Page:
This is the Medical subprogram’s third year as part of the School Continuity Programme. It was born from vocation of giving sanitary assistance to the monitors during their stay. But, the children´s lack of knowledge about crucial issues such as their hygiene and health has made that the subprogram, apart from taking care of the monitors, also teaches the kids to take care of themselves as a fundamental part of their work.


Blanca, the Medical coordinator with his father, Xavier, —this is their third year in PSE—, has a very clear sense about why she´s here. The subprogram was born to give assistance to the monitors—their health is one of the organisation´s main concerns and assisting them is the prime reason of their job here—; nevertheless, as soon as they got here, three years ago, the Medical team realised about the children´s lack of information about basic health matters —such as the period, hygiene and drugs—, making the teaching of these issues one of their big challenges. “Each one of us is responsible for our own health. Thus, these kids need to know their bodies, understand them; it is vital that they comprehend what´s happening to them and that they know how to take care of their biggest heritage: their health”.

Blanca, coordinator of Medical together with her father, Xavier,, has organised educational workshops about health for boys and girls of all ages.


Two nurses, six medicine or nursing students and a doctor form the Medical team. The sanitary assistance to monitors—the team´s basic function— requires a nurse to be in Sihanoukville and another one in Siem Reap to take care of the monitors in both centres. They both are in constant contact with the rest of the team, which is also divided in two groups. During the program´s first and last week these two groups will stay in Phnom Penh, but, during the second week, one of the teams will travel to Sihanoukville, and on the third week, the other will go to Siem Reap, in order to give support to the remotest camps, never leaving unattended Phnom Penh.

In all the centres, the assistance to monitors consists primarily in wound healing, diagnosing and the treatment of common illnesses as well as the detection of problems that should be taken to a hospital for a further diagnosis with more suitable means.

Xavier, also coordinator of Medical, visits Sensok CSC to heal injuries and diseases.

“The Medical team´s entire work, is just part of PSE unique message; the kids know it and they enjoy it, who does not like to be taken cared of and loved?”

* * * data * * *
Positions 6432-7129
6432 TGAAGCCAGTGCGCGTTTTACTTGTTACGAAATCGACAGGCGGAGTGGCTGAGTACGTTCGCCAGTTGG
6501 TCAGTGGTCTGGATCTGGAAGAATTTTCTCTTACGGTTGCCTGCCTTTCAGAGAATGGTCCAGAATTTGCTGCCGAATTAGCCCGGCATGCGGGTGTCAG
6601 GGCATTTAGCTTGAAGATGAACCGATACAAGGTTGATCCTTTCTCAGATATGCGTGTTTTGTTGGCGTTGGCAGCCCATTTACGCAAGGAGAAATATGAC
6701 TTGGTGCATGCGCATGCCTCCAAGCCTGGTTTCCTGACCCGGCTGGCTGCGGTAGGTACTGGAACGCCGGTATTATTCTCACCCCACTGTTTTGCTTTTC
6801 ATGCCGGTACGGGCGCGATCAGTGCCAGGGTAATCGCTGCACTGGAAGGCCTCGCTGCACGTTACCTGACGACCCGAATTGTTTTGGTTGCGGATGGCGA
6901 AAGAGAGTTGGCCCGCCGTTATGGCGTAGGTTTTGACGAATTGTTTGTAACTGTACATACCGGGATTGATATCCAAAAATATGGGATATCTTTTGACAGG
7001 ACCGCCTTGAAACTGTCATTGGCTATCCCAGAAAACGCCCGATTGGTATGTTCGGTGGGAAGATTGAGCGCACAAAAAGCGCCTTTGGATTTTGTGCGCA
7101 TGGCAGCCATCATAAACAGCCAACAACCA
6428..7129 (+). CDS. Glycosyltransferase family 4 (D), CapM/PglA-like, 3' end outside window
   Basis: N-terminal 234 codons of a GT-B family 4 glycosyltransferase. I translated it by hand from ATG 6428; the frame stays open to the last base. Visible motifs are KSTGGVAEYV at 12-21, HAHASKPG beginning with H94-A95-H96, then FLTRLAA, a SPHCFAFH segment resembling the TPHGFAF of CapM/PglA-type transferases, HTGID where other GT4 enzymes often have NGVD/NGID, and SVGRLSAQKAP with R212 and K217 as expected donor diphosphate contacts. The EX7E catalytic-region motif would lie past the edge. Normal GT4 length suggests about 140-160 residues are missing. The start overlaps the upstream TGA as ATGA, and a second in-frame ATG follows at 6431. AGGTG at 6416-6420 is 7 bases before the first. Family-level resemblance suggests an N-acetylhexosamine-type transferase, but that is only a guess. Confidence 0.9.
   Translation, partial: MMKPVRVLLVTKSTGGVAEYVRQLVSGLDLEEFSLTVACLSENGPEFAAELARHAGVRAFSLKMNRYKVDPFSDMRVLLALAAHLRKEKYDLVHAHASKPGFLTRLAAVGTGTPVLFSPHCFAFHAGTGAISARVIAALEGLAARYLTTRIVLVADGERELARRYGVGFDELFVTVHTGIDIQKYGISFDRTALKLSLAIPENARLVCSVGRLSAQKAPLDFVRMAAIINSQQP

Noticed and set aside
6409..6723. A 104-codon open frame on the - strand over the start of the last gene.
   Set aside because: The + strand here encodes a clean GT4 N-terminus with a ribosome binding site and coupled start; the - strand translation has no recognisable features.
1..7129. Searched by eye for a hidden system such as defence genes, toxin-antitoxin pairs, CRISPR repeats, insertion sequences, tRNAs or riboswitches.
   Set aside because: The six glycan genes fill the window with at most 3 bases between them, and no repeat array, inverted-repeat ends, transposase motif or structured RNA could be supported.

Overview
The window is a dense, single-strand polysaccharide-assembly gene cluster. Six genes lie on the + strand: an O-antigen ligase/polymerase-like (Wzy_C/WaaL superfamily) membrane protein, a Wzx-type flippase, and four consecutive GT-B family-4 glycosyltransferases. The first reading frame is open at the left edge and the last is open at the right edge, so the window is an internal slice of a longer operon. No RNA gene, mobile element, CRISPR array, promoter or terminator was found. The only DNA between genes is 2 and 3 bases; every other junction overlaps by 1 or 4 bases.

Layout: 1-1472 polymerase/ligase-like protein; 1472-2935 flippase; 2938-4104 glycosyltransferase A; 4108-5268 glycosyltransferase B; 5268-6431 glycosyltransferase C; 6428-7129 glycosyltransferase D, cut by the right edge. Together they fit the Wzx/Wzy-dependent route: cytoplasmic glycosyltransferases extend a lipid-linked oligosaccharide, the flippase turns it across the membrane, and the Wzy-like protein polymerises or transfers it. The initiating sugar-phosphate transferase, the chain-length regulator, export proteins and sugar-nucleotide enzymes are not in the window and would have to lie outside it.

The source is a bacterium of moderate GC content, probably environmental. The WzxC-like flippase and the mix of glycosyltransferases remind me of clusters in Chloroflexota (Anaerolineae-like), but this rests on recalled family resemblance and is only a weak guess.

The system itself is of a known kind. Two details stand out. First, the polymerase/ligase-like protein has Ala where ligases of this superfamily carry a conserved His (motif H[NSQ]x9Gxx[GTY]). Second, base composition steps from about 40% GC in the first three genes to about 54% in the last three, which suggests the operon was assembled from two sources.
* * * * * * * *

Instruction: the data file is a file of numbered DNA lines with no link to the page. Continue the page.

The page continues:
In addition to assisting the monitors, the Medical team takes care of the children of the different camps. “Every time we arrive to a center,” says Blanca, “the coordinators update us about the children who must be taken care of, but also children come to see us when something hurts them: they already know us from other years and they love us very much “. Usually, the assistance to children is to heal wounds or to detect problems that should be referred to a hospital: in no case antibiotics are given to children.

“Many of the children who come to the School Continuity Program, and who are not PSE students, are used to over-infected wounds that they do not pay attention to it,” says Blanca. “The improvement, when we take a little care of their injuries, is spectacular. ”

“The only thing that can change the children´s life is affection and information.”

Caring for children’s health is part of the unique PSE language. Everything in PSE means care, care and attention to the children, and the assistance provided by the Medical team is part of that philosophy: taking care of their wounds, listening to them, attending them, all is part of that affection and pampering that PSE gives in a thousand ways to their children. “The Medical team´s entire work is just part of that PSE unique message and kids know it and enjoy it, who does not like to be taken cared of and loved?” says Blanca.

PSE work is to take care of kids, and love them. And that’s the mission of the Medical team. Monitors help the Medical team to make it possible.


But the most important work, about which the Medical team is proudest of and the one that they consider their great crusade, is the struggle to expand the children’s knowledge of themselves and their own health. “The only thing that can change the life of a child is affection and information” says Blanca. And with that objective always present, they have created several workshops on topics that they consider fundamental.

«Sabou» is the most beautiful word in the world, when kids say it, it means that they learn, that what we teach them remains there.”